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Insolvency: Obtaining possession

Can a bankruptcy order preclude the making of a possession order on the ground of rent arrears in respect of a property let on an assured tenancy? In short, no, as has recently been decided in Sharples v Places for People Homes Limited [2011] Civ EWCA 813.

S was an assured tenant who fell behind with her rent. When she was 8 weeks in arrears, her landlord began proceedings on grounds 8, 10 and 11 Schedule 2 Housing Act 1988. At the first hearing, the claim was adjourned on terms of current rent plus £25.85 per week in respect of the arrears. Arrears continued to accrue and the hearing was reinstated. Prior to the second hearing Miss Sharples was adjudged bankrupt. At the second hearing the judge made an order for possession, but refused to make an order for rent arrears as they were a debt provable in the bankruptcy, holding that the Insolvency Act ("IA") s 285(3) did not preclude the making of a possession order. The IA s 285(3) states that: "After the making of a bankruptcy order no person who is a creditor of the bankrupt in respect of a debt provable in the bankruptcy shall (a) have any remedy against the property or person of the bankrupt in respect of that debt."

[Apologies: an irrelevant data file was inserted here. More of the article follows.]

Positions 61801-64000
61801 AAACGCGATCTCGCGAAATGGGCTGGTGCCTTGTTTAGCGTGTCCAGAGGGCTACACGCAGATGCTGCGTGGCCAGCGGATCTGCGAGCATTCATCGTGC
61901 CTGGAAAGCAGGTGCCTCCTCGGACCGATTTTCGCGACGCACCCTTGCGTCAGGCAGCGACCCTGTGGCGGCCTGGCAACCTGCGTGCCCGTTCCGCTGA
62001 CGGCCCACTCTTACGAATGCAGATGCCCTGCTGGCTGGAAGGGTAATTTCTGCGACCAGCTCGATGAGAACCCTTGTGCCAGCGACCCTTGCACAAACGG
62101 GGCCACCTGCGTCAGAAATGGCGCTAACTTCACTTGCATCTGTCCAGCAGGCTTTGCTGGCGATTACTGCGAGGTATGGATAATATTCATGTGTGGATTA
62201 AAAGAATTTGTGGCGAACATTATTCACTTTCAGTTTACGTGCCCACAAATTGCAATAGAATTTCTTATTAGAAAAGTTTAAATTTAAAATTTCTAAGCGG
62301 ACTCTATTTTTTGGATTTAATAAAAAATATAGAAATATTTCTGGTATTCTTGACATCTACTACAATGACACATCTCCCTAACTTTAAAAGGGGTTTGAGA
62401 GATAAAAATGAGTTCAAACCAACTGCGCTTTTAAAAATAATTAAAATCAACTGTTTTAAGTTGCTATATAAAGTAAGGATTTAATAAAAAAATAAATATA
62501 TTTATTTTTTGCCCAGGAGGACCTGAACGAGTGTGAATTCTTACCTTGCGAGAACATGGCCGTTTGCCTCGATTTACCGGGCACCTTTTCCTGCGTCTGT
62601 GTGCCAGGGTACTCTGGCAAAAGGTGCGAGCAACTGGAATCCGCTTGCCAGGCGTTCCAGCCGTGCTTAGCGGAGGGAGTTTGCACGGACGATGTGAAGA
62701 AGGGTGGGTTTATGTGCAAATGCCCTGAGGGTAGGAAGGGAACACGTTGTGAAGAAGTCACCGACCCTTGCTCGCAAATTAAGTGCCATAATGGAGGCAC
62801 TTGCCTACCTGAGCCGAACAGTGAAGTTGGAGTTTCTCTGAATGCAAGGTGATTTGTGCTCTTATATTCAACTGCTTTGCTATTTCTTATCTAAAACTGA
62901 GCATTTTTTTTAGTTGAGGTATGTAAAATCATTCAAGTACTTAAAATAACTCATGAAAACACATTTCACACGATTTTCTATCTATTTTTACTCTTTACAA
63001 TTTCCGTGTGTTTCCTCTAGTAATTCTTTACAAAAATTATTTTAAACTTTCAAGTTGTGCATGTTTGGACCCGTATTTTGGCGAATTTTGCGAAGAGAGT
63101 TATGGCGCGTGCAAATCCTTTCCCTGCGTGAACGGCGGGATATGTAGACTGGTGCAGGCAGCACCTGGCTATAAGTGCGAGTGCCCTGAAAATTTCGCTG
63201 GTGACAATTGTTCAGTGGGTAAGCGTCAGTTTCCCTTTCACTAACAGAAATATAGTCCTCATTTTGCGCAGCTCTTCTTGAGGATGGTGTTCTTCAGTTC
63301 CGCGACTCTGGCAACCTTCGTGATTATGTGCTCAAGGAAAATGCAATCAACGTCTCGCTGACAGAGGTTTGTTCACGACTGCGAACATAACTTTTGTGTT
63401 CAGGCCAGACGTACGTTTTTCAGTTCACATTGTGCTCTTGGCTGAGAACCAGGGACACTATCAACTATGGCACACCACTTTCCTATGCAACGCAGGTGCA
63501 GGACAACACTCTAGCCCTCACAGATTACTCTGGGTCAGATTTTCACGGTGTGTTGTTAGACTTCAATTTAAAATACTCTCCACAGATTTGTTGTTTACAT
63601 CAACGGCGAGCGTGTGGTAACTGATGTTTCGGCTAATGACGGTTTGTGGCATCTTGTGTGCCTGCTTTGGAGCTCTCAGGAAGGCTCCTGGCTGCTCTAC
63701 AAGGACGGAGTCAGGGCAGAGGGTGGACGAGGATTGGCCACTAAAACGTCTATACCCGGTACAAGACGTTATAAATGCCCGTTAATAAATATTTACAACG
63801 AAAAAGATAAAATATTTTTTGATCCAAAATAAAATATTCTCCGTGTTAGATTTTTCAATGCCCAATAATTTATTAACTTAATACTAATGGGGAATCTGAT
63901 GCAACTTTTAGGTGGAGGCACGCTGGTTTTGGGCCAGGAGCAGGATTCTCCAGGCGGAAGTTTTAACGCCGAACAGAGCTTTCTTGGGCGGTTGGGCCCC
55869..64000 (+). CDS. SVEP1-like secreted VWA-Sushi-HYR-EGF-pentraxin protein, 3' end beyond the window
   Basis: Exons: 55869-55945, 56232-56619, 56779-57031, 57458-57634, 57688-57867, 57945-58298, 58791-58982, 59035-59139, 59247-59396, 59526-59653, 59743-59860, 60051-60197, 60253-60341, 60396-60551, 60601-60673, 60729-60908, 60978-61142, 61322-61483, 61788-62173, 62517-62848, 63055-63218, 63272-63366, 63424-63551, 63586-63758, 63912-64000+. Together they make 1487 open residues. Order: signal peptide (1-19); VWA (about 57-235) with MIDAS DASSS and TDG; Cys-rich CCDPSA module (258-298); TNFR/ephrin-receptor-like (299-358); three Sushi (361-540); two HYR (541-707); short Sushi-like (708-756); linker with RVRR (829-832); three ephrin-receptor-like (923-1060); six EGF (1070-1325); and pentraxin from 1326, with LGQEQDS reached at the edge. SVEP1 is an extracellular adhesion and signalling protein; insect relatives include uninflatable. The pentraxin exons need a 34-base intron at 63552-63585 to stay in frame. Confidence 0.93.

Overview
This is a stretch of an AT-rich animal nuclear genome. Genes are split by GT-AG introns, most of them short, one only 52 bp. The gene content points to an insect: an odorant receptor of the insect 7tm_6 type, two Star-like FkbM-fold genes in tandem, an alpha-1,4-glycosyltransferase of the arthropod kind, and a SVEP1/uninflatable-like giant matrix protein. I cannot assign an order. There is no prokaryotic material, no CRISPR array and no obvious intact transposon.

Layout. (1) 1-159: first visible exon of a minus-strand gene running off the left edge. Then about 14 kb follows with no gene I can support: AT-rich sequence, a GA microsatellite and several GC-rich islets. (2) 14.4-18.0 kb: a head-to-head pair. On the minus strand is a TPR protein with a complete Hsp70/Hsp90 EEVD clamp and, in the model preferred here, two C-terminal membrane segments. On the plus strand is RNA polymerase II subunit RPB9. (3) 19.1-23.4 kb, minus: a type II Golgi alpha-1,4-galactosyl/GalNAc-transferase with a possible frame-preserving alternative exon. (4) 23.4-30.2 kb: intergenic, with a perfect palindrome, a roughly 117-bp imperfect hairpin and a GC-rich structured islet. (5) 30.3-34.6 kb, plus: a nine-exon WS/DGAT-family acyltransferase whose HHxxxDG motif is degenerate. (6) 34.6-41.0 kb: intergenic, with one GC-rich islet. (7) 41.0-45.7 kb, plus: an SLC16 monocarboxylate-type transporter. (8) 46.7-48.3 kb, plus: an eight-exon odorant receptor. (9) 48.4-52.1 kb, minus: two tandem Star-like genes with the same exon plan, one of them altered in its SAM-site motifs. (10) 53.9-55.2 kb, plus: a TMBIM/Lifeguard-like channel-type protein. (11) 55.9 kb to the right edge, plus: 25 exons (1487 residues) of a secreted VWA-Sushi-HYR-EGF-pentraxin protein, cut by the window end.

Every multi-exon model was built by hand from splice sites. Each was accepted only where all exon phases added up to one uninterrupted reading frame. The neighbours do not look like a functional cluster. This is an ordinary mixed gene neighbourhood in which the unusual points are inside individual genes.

The Court of Appeal held that the grant of a tenancy created a property interest in the tenant which was an encumbrance on the landlord's title. A possession order was a remedy which restored to the landlord full proprietary rights. Failing to pay rent was a breach of a contractual obligation. Neither forfeiture, a possession order, recovery of possession by the landlord, nor a bankruptcy order, eliminated the personal indebtedness constituted by rent arrears.

It followed as a matter of general principle that an order for possession of a property, whether let under an ordinary contractual tenancy or a secure or an assured tenancy, was not a remedy "in respect of" the debt represented by the rent arrears within IA s.285(3)(a). It was immaterial whether possession was ordered before or after bankruptcy. IA s.285(3)(a) did not preclude the making of a possession order on the ground of rent arrears.

Philippa Seal / 1st Oct 2011


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